Screen Time is a valuable tool to limit your smartphone usage, not so much to track it.
The first thing I realised after turning on Apple’s Screen Time feature on my iPhone 8 Plus was that I am not someone who likes looking at data and graphs on my phone to understand my device usage. Screen Time reminded me of the hundreds of fitness apps that throw large amounts of data at me, of which only a tiny amount makes a difference in my life. After using the new digital well-being feature for a day, I thought I am not Apple’s ideal customer when it comes to Screen Time, because I am not addicted to my phone and do not spend too much time on it. I was wrong.
Screen Time is designed to help iOS users understand how much time they spend on apps and websites, how many calls they take, how productive they are and how much they use their devices (iPhones and iPads) in general. In my case, I only activated Screen Time to monitor my iPhone usage. If you are wondering how to setup Screen Time on your device, know that you will need to be on the iOS 12 public beta to gain access to the feature. Or, you can wait for Apple to rollout iOS 12’s final build later this year, since installing a beta version on your primary device is not advisable.
Nevertheless, after activating Screen Time on my iPhone for about a week, I realised I am spending way too much time chatting on WhatsApp and taking calls. Now, Screen Time categorises WhatsApp under Social Media usage. But for a journalist like me, a lot of my work-related communication and task distribution happens on the messaging platform. So for me, it was easy for Screen Time to determine that I spend most of my time on social networking rather than productivity, whereas my productivity happens mostly on social media services, so I wasn't very alarmed. Same is the case for those who use Instagram, Facebook and Twitter for productivity and work. Sadly, there is no way to re-categorise apps on Screen Time, but the setting does give you an option to “Always Allow” apps of your choosing, doing which will make them available during your “Downtime” hours.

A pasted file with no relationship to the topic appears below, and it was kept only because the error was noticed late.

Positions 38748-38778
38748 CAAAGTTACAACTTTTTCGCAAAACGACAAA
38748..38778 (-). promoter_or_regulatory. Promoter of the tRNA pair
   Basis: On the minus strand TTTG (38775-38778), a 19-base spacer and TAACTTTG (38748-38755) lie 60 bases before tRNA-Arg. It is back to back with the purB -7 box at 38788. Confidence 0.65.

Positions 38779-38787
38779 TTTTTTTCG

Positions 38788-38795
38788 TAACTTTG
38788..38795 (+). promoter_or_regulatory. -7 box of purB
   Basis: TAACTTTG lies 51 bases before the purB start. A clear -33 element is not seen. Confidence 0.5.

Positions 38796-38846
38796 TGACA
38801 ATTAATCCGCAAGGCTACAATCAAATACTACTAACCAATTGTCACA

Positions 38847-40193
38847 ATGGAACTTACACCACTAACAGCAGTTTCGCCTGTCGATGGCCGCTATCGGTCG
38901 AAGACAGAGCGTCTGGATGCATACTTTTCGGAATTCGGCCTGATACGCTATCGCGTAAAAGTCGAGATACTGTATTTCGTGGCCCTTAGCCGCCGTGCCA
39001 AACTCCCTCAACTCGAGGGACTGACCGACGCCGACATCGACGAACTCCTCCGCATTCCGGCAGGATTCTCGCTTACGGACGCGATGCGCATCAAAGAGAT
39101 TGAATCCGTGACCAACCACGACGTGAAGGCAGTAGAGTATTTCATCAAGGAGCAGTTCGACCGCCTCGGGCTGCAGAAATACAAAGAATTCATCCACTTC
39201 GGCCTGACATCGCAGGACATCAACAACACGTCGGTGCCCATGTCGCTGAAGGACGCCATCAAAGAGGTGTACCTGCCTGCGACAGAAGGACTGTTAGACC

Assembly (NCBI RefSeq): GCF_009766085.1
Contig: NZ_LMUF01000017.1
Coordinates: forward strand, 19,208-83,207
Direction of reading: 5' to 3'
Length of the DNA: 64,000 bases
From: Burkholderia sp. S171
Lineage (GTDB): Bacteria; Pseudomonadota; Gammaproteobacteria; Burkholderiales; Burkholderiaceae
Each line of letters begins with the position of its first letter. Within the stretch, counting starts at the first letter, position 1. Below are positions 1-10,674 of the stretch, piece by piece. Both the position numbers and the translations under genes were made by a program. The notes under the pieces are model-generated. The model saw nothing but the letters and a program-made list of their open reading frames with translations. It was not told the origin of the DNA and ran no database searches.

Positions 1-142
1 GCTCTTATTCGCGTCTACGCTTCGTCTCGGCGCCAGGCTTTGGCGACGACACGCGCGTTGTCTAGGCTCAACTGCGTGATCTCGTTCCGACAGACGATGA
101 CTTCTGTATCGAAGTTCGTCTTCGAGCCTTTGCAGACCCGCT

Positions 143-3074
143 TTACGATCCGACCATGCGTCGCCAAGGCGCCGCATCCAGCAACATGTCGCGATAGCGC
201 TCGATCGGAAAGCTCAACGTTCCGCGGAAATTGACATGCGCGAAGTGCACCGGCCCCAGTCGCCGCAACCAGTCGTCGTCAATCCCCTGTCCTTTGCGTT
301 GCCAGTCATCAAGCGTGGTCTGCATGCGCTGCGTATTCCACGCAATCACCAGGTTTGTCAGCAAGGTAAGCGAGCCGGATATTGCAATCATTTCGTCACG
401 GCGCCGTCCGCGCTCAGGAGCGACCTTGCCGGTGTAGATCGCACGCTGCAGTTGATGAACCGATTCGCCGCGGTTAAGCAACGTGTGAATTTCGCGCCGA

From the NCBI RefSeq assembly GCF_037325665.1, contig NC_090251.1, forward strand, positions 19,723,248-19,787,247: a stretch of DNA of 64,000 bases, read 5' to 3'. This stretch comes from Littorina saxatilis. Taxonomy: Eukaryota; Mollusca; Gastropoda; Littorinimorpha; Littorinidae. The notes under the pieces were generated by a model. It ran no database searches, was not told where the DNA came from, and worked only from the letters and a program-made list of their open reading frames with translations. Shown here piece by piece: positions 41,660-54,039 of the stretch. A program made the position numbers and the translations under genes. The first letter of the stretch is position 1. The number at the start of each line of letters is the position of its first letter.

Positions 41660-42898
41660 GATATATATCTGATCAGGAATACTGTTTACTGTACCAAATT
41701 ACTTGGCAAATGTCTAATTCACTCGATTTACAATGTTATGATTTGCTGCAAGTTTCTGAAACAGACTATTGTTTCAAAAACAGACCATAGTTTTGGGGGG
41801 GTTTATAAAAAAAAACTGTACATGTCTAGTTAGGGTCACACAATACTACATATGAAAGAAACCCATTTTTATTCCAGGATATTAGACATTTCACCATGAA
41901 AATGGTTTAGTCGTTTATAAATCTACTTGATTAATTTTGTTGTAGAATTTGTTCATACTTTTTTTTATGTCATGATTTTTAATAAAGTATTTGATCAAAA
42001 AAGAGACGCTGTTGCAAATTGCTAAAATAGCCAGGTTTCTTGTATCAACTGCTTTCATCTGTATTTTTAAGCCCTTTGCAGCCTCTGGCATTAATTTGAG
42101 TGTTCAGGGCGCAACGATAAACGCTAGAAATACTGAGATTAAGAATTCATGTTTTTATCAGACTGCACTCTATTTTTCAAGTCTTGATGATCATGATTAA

Talking about Downtime, it is a setting which allows users to set a schedule for time away from the screen. During the specified Downtime, users will be able to set a daily start and end time limit for when they don’t want to be disturbed by notifications (except for phone calls). While the feature works perfectly for what it is supposed to do, I initially found myself frustrated trying to unlock apps and having to delivery those extra taps to open them. As seen in the image below, app icons are greyed out and timer symbol is displayed next to them during Downtime, tapping which presents users with two options - ‘Remind me in 15 Minutes’ and ‘Ignore Limit for Today’. This can be annoying when you really have to check an important message or email during Downtime hours. I found myself always choosing the ‘Ignore Limit for Today’ option to continue using my apps at my discretion. At least for the first two days of Screen Time activated on my phone.